Although it isn’t unusual for toddlers to get out of bed, knowing that may not help parents who feel as though they just got their child into bed. So, what’s behind this behavior?
WhatToExpect.com notes how toddlers are often going through big changes in their lives, including in their sleep needs.
As children reach the age of three, they’re often ready to leave their crib behind to sleep in a big bed. So, when your toddler leaves the crib, it may be a statement that they feel as though they’ve outgrown it. If your child is at least thirty-five inches tall, you may decide to make the switch. That said, though, it will be even easier for your toddler to keep getting out of bed, so use baby gates to help ensure safety.
Most Common Reasons Toddlers Get Out of Bed
There are three common reasons most toddlers get out of bed. They are:
- Your child may no longer need a daytime nap
- Their current nap is too long
- Your child may be going through a sleep regression, a normal and temporary interruption in sleep habits
Typically, these types of behaviors happen to children around the ages of two or three, and if your toddler keeps getting out of bed, then, there’s a good chance it’s tied to one of these three reasons.
Find Out Why Your Child Gets Out of Bed
To get to the bottom of your child’s reason, though, it can help to find out if they are experiencing any bedtime fears, says a baby sleep specialist. Explore those in the daytime, she suggests, and reassure your toddler that no monsters are hiding in the closet or under the bed.
Remind your child that you’re nearby and will come to them if they call out. Then, establish nighttime rules in upbeat ways, promising a treat in the morning when they stay in bed during the night. These treats can range from stickers to a trip to the park. Reinforce positive sleep behaviors with hugs and praise as well.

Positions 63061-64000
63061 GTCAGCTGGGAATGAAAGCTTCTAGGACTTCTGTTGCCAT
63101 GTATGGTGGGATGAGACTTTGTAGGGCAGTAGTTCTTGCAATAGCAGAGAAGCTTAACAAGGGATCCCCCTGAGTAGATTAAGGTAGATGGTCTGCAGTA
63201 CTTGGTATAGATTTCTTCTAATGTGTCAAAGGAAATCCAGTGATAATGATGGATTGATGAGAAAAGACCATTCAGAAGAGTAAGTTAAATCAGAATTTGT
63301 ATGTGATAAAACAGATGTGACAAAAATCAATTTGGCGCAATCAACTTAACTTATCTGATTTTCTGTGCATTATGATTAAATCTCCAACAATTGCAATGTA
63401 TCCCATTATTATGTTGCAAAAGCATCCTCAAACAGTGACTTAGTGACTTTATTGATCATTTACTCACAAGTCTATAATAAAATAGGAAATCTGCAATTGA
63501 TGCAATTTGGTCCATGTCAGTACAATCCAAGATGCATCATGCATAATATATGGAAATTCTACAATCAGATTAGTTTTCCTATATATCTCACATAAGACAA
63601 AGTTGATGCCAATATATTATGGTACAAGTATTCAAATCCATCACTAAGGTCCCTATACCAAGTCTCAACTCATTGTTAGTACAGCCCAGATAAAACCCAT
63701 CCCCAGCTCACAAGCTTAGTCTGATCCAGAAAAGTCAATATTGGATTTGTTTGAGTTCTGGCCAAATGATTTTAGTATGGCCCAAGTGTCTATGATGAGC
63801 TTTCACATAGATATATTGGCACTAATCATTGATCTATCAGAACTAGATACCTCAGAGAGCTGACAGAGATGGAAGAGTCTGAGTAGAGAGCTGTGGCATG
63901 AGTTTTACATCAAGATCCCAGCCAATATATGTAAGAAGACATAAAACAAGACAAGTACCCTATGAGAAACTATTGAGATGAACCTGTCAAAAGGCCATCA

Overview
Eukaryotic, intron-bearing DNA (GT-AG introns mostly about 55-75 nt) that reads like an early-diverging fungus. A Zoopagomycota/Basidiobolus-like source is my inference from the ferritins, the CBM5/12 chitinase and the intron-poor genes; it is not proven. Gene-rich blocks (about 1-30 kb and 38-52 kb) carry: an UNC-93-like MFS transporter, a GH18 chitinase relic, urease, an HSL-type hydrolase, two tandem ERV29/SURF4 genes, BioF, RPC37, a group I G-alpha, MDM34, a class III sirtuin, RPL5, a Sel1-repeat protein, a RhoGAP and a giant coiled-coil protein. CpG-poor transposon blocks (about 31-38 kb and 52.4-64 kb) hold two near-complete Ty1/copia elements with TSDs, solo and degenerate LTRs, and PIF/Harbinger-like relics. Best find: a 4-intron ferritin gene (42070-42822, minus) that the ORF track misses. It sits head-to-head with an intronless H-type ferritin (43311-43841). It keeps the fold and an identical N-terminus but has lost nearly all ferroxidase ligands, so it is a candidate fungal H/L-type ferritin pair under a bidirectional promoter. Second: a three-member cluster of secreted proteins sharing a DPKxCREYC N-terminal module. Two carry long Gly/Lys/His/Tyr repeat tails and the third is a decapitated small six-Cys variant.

Some children, MetroParent.com shares, respond well to special alarm clocks that turn color—usually to green—when it’s time to get out of bed. This gives toddlers a sense of control, a feeling of knowing when it’s okay to get out of bed.
Keep These Items Out of Your Child's Bedroom
Avoid energy-efficient blue lights in nightlights, though, the National Sleep Foundation recommends, because that color can promote alertness—the opposite of the effect you want to achieve. This is also why televisions and tablets should be off limits when bedtime approaches: they have blue wavelengths that stimulate awareness. Surprisingly, red lights have a calming effect on the body that can lead to a better night’s sleep.
Not every toddler responds to the same methods, ChildrensMD.org notes. So, choose one that fits your family’s circumstances and stick to it for a while. Make exceptions for unusual circumstances—such as when a child is sick or has experienced a transition in life—but, in general, be consistent and persistent to see the best results.
If you’re still struggling to find the right techniques, reach out to your pediatrician. In rare situations, a child may have a medical condition that makes it difficult to sleep or they may be experiencing nightmares or night terrors. Do what’s right for your child!